Department of Land Resources & Environmental Sciences Dissertation Defense
- Wednesday, January 7, 2015 from 10:00am to 11:00am
- Animal Biosciences Building, Room 138 - view map
Jake Beam, a Ph.D. candidate in the Department of Land Resources and Environmental Sciences' Ecology and Environmental Sciences program, will defend his dissertation titled "Geobiological Interactions of Archaeal Populations in Acidic and Alkaline Geothermal Springs of Yellowstone National Park, WY, USA."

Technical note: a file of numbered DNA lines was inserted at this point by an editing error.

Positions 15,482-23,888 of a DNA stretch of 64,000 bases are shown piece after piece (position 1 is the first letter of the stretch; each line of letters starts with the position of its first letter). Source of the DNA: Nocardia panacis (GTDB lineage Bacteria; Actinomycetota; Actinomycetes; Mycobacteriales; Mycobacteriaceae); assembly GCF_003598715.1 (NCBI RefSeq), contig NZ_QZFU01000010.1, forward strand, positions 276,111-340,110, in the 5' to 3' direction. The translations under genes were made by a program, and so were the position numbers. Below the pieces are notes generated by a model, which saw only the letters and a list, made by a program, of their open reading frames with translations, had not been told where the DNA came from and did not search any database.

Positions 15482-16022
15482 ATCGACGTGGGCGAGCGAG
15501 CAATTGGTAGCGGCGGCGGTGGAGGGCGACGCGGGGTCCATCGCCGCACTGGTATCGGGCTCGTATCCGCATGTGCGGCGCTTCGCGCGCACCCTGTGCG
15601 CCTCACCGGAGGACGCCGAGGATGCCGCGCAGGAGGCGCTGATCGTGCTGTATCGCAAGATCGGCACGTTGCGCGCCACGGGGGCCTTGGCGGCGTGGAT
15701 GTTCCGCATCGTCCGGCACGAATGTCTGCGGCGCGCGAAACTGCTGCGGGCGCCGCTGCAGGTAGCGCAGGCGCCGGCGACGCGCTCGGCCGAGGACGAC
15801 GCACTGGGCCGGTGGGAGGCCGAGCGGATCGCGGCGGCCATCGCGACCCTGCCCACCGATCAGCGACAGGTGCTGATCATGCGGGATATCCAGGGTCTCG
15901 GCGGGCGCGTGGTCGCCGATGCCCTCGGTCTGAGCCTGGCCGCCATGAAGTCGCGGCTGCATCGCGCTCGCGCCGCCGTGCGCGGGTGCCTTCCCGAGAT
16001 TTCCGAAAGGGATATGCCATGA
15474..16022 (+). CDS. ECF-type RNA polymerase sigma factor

Microbial communities in high-temperature acidic and alkaline geothermal springs contain abundant, novel Archaea whose role in biogeochemical cycling and community function in microbial mats is not described. This thesis utilized a complementary suite of analyses that included aqueous and solid phase geochemistry, community genomics, phylogenomics, targeted 16S rRNA gene sequencing, community transcriptomics, and microscopy to elucidate the role of novel archaeal populations in acidic sulfur and iron rich hot springs in Norris Geyser Basin, Yellowstone National Park (YNP), and alkaline microbial 'streamer' communities in Lower Geyser Basin, YNP. Novel members of the archaeal phylum, Thaumarchaeota were identified in oxic iron oxide mats and hypoxic elemental sulfur sediments in acidic geothermal springs. These two different groups of Thaumarchaeota likely utilize organic carbon as electron donors and exhibited metabolic capacities based on the presence and absence of oxygen (e.g., heme copper oxidases). The assembly and succession of iron oxide mats in acidic geothermal springs showed later colonization (> 40 d) of Thaumarchaeota. Early colonizers (< 7 d) of Fe(III)-oxide mats include Hydrogenobaculum spp. (Aquificales) and the iron-oxidizing Metallosphaera yellowstonensis (7 - 14 d), which accrete copious amounts of Fe(III)-oxides. Interaction of Hydrogenobaculum and M. yellowstonensis is important to mat formation and subsequent later colonization of heterotrophic archaea (> 40 d). The succession of these communities follows a repeatable pattern, which exhibits interplay among oxygen flux, hydrodynamics, and microbial growth. The biogeochemical and micromorphological signatures may be important for the interpretation of ancient Fe(III)-oxide geothermal deposits. Interactions between Archaea and Aquificales are also important in oxic, alkaline 'streamer' communities, which contain a novel Aigarchaeota population and Thermocrinis spp. This Aigarchaeota population (Candidatus "Calditenuis aerorheumensis") exhibits a filamentous morphology and was intricately associated with Thermocrinis spp. C. aerorheumensis is an aerobic chemoorganotroph. Oxygen is the predominant electron acceptor of C. aerorheumensis, and mRNA transcripts were elevated for heme copper oxidase complexes. Organic carbon electron donors may come from bacteria in close proximity and/or dissolved organic carbon. Archaeal interactions with Aquificales contribute to higher-order level properties (e.g., biomineralization, metabolite sharing) that are important in the formation of hot spring microbial mats and streamers.